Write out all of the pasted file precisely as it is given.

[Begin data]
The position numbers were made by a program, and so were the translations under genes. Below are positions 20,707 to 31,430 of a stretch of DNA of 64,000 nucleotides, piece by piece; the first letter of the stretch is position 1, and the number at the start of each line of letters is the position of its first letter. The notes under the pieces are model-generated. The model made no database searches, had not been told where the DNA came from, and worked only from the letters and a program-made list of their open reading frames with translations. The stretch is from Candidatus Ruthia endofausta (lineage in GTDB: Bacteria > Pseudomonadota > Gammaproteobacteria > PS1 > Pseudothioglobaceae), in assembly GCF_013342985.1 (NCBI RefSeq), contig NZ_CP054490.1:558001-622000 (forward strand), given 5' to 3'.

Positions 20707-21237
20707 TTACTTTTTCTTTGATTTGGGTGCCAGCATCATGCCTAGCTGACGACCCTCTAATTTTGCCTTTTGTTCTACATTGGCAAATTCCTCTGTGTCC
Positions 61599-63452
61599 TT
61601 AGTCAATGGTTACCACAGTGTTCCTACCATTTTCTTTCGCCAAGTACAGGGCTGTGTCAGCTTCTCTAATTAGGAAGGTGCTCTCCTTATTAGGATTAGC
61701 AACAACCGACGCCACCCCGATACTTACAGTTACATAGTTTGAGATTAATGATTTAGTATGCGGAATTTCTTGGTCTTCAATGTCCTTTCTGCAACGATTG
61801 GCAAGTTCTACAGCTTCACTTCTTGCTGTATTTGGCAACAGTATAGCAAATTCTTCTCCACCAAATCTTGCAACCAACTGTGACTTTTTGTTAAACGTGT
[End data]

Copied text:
The position numbers were made by a program, and so were the translations under genes. Below are positions 20,707 to 31,430 of a stretch of DNA of 64,000 nucleotides, piece by piece; the first letter of the stretch is position 1, and the number at the start of each line of letters is the position of its first letter. The notes under the pieces are model-generated. The model made no database searches, had not been told where the DNA came from, and worked only from the letters and a program-made list of their open reading frames with translations. The stretch is from Candidatus Ruthia endofausta (lineage in GTDB: Bacteria > Pseudomonadota > Gammaproteobacteria > PS1 > Pseudothioglobaceae), in assembly GCF_013342985.1 (NCBI RefSeq), contig NZ_CP054490.1:558001-622000 (forward strand), given 5' to 3'.

Positions 20707-21237
20707 TTACTTTTTCTTTGATTTGGGTGCCAGCATCATGCCTAGCTGACGACCCTCTAATTTTGCCTTTTGTTCTACATTGGCAAATTCCTCTGTGTCC
Positions 61599-63452
61599 TT
61601 AGTCAATGGTTACCACAGTGTTCCTACCATTTTCTTTCGCCAAGTACAGGGCTGTGTCAGCTTCTCTAATTAGGAAGGTGCTCTCCTTATTAGGATTAGC
61701 AACAACCGACGCCACCCCGATACTTACAGTTACATAGTTTGAGATTAATGATTTAGTATGCGGAATTTCTTGGTCTTCAATGTCCTTTCTGCAACGATTG
61801 GCAAGTTCTACAGCTTCACTTCTTGCTGTATTTGGCAACAGTATAGCAAATTCTTCTCCACCAAATCTTGCAACCAACTGTGACTTTTTGTTAAACGTGT